The local government funding bill siphons 20% of the state’s 5% sales tax and directs it to its local government shared revenue program to raise current allocations that have been stagnant for years, pressuring governments that operate under property tax levy caps.

It gives the Milwaukee Common Council and the Milwaukee County Board the power to approve sales tax hikes of 2% and 0.4%, respectively, with a two-thirds majority vote. The legislation dropped previous language requiring a public vote.

The sales tax goes into effect in January 2024. The city’s current sales tax is 5.5%, which includes a 5% statewide sales tax and a 0.5% county tax. The new rate will lift that to 7.5%. The rate would go to 7.9% if the county board votes on July 27 to raise its sales tax by the newly allowable 0.4%.

The state Department of Revenue estimates the new rate will generate $193.6 million for the city in its first year. If approved, the 0.4% county tax would generate an additional $82.2 million in 2024.

The city’s Comptroller Aycha Sawa told local reporters the city is still crunching annual estimates. “We’re still working on it and we’re still analyzing [the state’s] methodology. We don’t have a number yet,” she said.

In approving the sales tax, the Republican-led state Legislature included a series of GOP policies — such as cutting spending on diversity, equity and inclusion efforts — that the city is expected to try to oppose. The state is also requiring Milwaukee to maintain police and fire staffing levels or face the loss of state aid.

The city’s 2023 budget covers a jump to more than $130 million in pension contributions that’s nearly double the prior five-year payment of about $70 million annually. The city sets the pension funding rate every five years.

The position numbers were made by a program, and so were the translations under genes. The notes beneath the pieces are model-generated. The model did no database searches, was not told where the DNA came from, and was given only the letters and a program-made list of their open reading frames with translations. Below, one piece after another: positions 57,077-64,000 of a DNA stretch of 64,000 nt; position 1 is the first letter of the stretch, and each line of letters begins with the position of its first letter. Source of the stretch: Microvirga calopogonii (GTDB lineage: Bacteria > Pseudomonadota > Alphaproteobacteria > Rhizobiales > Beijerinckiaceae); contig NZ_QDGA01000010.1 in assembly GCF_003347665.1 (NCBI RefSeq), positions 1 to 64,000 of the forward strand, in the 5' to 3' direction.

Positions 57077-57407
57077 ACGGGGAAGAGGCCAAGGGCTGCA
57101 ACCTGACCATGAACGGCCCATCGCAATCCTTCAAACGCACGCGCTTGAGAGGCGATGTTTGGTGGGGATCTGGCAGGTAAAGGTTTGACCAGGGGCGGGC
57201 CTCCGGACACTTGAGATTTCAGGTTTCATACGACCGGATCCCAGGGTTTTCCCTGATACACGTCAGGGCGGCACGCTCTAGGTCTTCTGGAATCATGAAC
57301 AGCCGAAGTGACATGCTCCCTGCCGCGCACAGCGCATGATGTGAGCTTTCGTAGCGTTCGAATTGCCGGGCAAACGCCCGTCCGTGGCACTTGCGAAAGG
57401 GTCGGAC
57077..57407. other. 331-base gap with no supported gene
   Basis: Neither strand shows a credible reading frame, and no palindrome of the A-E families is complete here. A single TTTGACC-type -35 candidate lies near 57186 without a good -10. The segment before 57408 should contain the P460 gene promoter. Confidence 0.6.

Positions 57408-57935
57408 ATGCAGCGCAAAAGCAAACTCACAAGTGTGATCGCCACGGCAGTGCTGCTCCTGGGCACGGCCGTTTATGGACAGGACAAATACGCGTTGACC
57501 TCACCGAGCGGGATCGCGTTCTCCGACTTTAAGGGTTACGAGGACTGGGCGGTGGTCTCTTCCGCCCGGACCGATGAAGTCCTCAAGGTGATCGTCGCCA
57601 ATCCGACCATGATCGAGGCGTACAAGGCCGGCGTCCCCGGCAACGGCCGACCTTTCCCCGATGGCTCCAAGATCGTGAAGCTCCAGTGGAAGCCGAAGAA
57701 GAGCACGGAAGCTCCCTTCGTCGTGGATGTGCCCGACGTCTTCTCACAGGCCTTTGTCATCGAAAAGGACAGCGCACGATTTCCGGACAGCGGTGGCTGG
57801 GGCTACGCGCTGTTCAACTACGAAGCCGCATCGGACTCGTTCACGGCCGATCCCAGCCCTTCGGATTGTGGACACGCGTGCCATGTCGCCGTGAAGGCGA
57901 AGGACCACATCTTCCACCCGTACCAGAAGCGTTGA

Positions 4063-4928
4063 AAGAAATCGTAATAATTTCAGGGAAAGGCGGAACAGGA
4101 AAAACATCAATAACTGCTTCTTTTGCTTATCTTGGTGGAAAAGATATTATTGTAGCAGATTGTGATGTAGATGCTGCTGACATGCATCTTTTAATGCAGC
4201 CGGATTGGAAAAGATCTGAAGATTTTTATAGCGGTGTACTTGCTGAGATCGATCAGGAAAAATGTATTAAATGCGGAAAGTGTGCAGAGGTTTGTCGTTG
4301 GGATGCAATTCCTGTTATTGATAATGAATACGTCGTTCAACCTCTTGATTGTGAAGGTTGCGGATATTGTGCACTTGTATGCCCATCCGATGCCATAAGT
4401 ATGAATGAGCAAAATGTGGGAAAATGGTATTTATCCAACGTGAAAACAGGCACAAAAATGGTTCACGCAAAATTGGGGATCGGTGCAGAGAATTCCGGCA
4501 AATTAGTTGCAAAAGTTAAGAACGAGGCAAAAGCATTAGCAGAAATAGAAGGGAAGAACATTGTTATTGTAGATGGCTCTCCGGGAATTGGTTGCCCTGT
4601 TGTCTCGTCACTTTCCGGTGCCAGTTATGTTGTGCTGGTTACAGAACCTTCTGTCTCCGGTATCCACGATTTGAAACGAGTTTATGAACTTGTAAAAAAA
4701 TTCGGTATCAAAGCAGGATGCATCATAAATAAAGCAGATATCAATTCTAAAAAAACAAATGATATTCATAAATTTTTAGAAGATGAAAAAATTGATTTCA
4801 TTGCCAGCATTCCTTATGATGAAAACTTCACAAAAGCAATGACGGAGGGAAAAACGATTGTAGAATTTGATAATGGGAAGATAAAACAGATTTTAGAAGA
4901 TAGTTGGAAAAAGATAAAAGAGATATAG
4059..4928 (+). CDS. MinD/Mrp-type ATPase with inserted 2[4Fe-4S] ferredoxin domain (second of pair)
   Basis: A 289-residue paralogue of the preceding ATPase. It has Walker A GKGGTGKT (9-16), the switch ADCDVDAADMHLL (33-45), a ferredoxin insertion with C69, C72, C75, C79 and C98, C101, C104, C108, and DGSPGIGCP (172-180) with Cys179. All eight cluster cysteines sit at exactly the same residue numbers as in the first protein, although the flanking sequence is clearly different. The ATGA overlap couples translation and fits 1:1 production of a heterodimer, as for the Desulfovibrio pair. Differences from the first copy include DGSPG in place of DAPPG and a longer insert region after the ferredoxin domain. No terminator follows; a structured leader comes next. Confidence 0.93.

The city is waiting for an analysis from the Wisconsin Policy Forum and a study from Ernst & Young to help craft its 2024 budget, which will be adopted in November.

Fitch Ratings last month cut the city’s ratings by two notches to BBB-plus from A over its strains and warned the then-proposed new funding mechanisms might fall short of solving the city’s fiscal woes and that the city would need to make cuts in 2024 even if it passes.

The rating and negative outlook “reflects Fitch’s belief that the recently proposed state legislation boosting local funding may not be sufficient to minimize the budgetary imbalances in the near term, forcing the city to make meaningful cuts to public safety service delivery to close a sizable budget gap estimated at approximately 21% of spending,” Fitch said.

Fitch in November, ahead of a borrowing, dropped the rating two notches to A from AA-minus and put a negative outlook on the rating.

S&P Global Ratings, after cutting the city by one notch in November, recently affirmed the A-minus rating and negative outlook.

In September, Moody’s Investors Service cut the city’s general obligation rating on $1.2 billion of debt to A3 from A2. The city’s sewer bond rating fell one notch A2 from A1 as a result, due to the strong governance connection between the city and sewer system and the commingling of cash. The outlook on both is negative.